In particular, there were conversations about how we could work with the community to advance an electric vehicle strategy, large-scale solar projects, property-assessed clean energy financing to fund retrofits, incentives for building efficiencies, waste diversion, and establishing a community of practice for building efficiency. More information on each of these can be found online.
It is promising to see this level of collaboration and problem-solving in our community, especially on such a complex topic. This is just the beginning of these conversations, and I believe that progress can be made and the innovations we can find as this engagement expands in Saskatoon.
Funding Affordable Housing
City Council decided to use $800,000 of profits from Saskatoon Land to fund affordable housing in Saskatoon over the next two years.
Saskatoon Land—the City’s land development branch—targets 15-30% returns on each project, with these profits being returned to the City to help fund different initiatives and lessen the amount that the City has to pay for by property taxes. One of the initiatives funded through this money is affordable housing, where the City works with the provincial government, federal government, and different community agencies to fund 10% of construction costs.
More information on affordable housing in Saskatoon can be found online.
Saskatoon Freeway Project
This month City Council received an update on the Saskatoon Freeway Project, a provincial project that will have huge impacts on our community.
Although this is a project is being driven by the Province of Saskatchewan, the City receives updates and we have representatives on different working groups and committees to help ensure that this project works well for Saskatoon.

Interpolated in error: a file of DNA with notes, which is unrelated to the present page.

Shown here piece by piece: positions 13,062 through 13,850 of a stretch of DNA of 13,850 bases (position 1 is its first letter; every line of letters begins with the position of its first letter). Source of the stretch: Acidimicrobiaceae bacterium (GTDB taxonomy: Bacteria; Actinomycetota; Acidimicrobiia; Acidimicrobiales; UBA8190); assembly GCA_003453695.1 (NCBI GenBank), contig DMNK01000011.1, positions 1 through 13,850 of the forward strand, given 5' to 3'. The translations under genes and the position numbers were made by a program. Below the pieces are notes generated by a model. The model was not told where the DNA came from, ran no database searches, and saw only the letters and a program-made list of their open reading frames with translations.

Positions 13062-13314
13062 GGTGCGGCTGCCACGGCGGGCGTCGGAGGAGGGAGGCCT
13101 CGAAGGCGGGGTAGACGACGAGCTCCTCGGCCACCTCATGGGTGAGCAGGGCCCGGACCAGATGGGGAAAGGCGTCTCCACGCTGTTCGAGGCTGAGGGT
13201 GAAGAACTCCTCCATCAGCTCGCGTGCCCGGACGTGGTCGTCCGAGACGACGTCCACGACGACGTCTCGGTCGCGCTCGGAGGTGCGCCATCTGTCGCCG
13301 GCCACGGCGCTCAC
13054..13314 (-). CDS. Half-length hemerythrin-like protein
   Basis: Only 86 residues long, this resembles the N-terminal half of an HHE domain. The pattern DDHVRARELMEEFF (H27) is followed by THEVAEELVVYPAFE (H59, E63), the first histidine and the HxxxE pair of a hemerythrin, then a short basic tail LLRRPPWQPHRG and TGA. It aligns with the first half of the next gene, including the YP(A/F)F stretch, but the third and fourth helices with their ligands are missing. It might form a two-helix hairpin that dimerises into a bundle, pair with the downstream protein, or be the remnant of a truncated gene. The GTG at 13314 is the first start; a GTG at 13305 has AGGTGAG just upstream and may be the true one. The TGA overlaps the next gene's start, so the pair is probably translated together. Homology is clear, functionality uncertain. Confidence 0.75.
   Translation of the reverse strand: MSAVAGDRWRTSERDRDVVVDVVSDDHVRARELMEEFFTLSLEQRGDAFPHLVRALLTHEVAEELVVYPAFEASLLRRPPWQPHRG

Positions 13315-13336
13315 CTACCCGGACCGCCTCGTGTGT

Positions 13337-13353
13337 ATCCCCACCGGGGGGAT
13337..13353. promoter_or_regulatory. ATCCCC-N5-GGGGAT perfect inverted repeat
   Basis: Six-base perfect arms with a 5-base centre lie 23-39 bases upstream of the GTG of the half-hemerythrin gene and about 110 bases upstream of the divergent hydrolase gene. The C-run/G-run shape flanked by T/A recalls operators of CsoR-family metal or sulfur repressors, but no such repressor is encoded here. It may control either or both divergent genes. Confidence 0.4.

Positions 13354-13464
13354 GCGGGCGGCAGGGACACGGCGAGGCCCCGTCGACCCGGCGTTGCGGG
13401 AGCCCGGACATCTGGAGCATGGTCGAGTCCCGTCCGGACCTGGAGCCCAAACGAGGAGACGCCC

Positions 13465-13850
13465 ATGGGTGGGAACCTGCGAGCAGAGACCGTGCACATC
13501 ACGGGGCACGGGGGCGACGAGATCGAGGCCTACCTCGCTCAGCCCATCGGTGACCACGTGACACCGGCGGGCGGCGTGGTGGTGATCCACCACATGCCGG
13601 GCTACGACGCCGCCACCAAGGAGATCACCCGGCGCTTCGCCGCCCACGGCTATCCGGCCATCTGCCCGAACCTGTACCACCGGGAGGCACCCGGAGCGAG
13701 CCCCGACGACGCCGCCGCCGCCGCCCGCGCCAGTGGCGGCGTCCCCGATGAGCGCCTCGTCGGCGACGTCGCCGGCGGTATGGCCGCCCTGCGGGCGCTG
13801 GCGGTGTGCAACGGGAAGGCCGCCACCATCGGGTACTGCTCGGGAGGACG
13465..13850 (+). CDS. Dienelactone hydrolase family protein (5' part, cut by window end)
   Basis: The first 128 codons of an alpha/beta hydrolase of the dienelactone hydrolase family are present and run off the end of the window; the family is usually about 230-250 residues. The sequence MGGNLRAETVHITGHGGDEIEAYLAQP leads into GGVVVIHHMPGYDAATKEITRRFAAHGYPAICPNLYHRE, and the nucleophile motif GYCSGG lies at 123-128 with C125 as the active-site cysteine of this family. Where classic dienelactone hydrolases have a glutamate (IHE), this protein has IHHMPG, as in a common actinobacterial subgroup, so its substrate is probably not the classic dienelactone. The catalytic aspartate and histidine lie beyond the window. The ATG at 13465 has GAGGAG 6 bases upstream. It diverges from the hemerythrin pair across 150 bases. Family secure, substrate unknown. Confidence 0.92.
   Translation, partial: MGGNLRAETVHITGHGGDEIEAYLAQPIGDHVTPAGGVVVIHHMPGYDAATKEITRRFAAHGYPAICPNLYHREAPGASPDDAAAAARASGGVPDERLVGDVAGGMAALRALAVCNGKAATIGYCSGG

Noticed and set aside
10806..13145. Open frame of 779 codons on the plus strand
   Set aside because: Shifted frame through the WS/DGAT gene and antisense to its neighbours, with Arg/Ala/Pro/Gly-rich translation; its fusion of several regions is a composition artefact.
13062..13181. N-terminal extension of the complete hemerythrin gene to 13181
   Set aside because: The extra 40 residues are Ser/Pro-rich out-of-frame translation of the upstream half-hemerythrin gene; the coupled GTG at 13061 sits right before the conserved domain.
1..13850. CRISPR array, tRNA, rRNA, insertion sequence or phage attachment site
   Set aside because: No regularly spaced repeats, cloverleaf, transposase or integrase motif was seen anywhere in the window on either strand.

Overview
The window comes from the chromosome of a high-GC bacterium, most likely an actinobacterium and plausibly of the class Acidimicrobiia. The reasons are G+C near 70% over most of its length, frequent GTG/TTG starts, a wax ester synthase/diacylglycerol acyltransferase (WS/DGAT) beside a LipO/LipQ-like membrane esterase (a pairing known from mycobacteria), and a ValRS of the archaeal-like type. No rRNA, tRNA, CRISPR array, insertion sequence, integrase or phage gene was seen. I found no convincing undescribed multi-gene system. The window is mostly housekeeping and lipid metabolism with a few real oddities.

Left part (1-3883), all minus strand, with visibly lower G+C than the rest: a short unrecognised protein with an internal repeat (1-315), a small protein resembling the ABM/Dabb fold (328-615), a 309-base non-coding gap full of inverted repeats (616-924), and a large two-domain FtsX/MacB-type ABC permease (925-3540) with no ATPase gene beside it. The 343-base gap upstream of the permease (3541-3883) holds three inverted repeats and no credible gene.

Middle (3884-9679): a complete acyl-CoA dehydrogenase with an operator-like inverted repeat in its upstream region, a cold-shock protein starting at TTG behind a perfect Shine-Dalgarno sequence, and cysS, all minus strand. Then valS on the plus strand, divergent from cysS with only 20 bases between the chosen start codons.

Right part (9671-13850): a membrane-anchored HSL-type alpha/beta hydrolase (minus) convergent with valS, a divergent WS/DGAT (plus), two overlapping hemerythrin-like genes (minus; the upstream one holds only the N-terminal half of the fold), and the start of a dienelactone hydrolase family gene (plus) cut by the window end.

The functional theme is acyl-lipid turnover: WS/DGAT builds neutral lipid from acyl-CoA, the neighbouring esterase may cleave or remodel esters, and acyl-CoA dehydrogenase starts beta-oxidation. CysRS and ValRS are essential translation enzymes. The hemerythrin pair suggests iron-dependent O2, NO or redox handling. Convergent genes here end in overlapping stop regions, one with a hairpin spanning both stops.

The major update was about how the north part of this roadway will be configured, and the engineering analysis has shown that Highway 11 will be rerouted to connect to Wanuskewin Road as opposed to connecting to Idylwyld Drive as it currently does. This can be seen in the current and future diagrams:
The other update provided to us was that the City’s administration has made a formal request that the province adopt/apply some of our policies as this preliminary planning work continue. These policies are the Official Community Plan, the Triple Bottom Line Policy, the Wetlands Policy, and the Civic Heritage Policy. We expect to hear an update on the province’s decision on this in the near the future.
This undertaking is going to require innovation and continued dialogue about how to best preserve the ecological integrity of the Northeast Swale for future generations while also building a connected growing City. I understand there is a lot at stake and will continue to support an engaged problem solving approach to these issues.